How did I ever work without one? I picked up my first air stapler.. I assume arrow T50 staples are 100 per staple pack I pretty much fired them all off in about 3 min, I need it for a upcoming project I will be working on with some 1x8 lumber.
I was running at 60 psi, are wood dents from the driver unavoidable or should I lower the pressure a bit more?
When I was replacing some ceiling tiles I bought an electric stapler and man was that thing great! I can't imagine doing all those tiles with a manual stapler. Air sounds even better. If I had to do a lot more stapling I would look into that.
It can be done but it will take trial and error. You need to adjust the air pressure until you get the results you are looking for. Different woods will take different pressures so you may have to adjust the pressure if you change to another type of wood. -- I do not, have not, and will not work for AT&T/Comcast/Verizon/Charter or similar sized company.
One thing I can't figure out is it has an air leak near the front.. I will have to look at the manual to see if it's a gasket issue.
Reason why I got this one is because the other gun I have I noticed (my fault for not checking in store) 5/8" staples which are too big for 1x8 wood so I picked this one up because I can use 1/4" 6 mm staples. -- It's NOT Ni-kon It's NE-KON!
Air pressure is the only real control that you have while " in project ". Penetration is determined by type of staple and density of what the staple is going through .If the material is 100% consistent you will get uniform results . Unfortunately wood is far from uniform , so you normally may need to "play" with the pressure . Could you expand a little on what you mean by dents ? Is the staple getting buried more then you want , or are you seeing dents from the nose piece ? Forgot to mention , what you are stapling to the wood will make a big difference in settings . If it is a tough or rigid substance , you will get more consistent and better results than with a 'soft' substance .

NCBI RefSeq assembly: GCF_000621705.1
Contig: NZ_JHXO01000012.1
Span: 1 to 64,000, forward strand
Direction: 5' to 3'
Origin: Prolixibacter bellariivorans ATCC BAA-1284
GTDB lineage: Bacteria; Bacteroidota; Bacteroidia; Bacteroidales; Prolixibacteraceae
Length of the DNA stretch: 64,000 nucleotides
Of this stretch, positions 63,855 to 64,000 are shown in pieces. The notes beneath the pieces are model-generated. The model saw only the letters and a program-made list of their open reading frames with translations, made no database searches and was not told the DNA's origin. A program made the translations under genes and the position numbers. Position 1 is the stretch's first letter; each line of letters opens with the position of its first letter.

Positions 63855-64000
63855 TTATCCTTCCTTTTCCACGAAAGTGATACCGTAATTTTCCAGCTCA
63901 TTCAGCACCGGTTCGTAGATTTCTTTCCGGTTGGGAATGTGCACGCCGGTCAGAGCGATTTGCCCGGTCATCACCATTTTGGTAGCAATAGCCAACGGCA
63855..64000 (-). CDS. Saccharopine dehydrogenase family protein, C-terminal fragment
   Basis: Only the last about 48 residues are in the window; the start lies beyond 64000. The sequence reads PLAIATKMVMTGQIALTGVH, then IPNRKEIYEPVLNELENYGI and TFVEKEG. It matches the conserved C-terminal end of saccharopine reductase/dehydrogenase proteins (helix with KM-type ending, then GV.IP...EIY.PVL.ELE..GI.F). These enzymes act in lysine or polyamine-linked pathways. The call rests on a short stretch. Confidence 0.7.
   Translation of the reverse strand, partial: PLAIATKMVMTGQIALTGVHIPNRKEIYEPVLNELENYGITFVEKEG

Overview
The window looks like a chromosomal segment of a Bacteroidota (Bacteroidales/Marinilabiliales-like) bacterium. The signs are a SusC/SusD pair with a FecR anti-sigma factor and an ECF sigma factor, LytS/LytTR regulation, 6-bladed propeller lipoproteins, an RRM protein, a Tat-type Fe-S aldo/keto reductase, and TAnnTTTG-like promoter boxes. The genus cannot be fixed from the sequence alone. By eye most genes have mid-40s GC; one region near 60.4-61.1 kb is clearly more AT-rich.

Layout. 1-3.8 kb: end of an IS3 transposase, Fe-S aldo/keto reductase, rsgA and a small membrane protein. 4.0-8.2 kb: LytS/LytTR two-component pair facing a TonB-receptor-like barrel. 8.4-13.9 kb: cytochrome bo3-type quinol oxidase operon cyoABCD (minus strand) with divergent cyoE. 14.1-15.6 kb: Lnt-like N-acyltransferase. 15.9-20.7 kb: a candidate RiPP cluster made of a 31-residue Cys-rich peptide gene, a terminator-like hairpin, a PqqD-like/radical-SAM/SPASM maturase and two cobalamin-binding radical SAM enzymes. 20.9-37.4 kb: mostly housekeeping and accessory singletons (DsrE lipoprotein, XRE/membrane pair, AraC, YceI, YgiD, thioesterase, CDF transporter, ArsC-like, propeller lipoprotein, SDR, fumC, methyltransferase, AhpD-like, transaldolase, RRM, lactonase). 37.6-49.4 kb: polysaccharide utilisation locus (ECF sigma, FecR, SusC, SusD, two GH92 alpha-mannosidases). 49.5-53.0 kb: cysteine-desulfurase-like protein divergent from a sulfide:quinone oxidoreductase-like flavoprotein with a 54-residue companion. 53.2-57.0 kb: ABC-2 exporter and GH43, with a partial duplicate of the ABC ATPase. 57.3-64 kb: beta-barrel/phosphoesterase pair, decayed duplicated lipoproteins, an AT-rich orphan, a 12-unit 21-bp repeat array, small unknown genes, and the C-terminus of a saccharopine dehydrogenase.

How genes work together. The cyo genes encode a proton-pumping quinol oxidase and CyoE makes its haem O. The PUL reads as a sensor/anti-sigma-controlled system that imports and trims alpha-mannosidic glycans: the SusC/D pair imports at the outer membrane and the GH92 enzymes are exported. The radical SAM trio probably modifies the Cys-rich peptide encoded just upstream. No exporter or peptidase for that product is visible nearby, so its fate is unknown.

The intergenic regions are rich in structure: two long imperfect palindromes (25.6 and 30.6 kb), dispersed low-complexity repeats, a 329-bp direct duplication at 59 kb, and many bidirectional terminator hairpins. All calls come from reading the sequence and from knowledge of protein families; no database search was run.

If it seems to be from the nose piece , there are 2 main possibilities . 1 The plunger that drives the staple is projecting beyond the end of the nose piece when driving the staple . This will tend to look like a narrow straight line .Reducing air pressure may help . 2 The stapler is " bouncing " when you staple . This will tend to look more like a dent or gouge , and if you hold the stapler to the dent, it will look like it "fits" . If this is the case, hold the stapler more firmly against the wood .This might require a hand on top of the piston area, and is more prevalent with higher air pressure .
Have you tried a test using the actual material you are going to be stapling ? Depending on the top material , may turn out not to be an issue .
I've fired around 3,500 T50 staples from my wide crown pneumatic air gun for faced insulation and egg crate vents so far. I keep it at ~45 PSI so that it doesn't rip the facing/vents. Only real problems I've had is you need to oil it every 4-6 sticks of staples you fire or it starts to misfire. -- IF YOU FIND ANY MISTAKES IN MY WORK...Please consider that they are there for a purpose. I try to please everyone and there is always someone looking for mistakes!
BTW, T50 staples come in boxes 1,250 staples in strips of 100.
Or a box of 5,000 for those of us who need a LOT! -- IF YOU FIND ANY MISTAKES IN MY WORK...Please consider that they are there for a purpose. I try to please everyone and there is always someone looking for mistakes!
I have two brad nailers - a Milwaukee and a cheap Costco one. They've been useful when assembling those chipboard furniture with the thin wood backing as well as installing molding and trim. Really speeds up the job.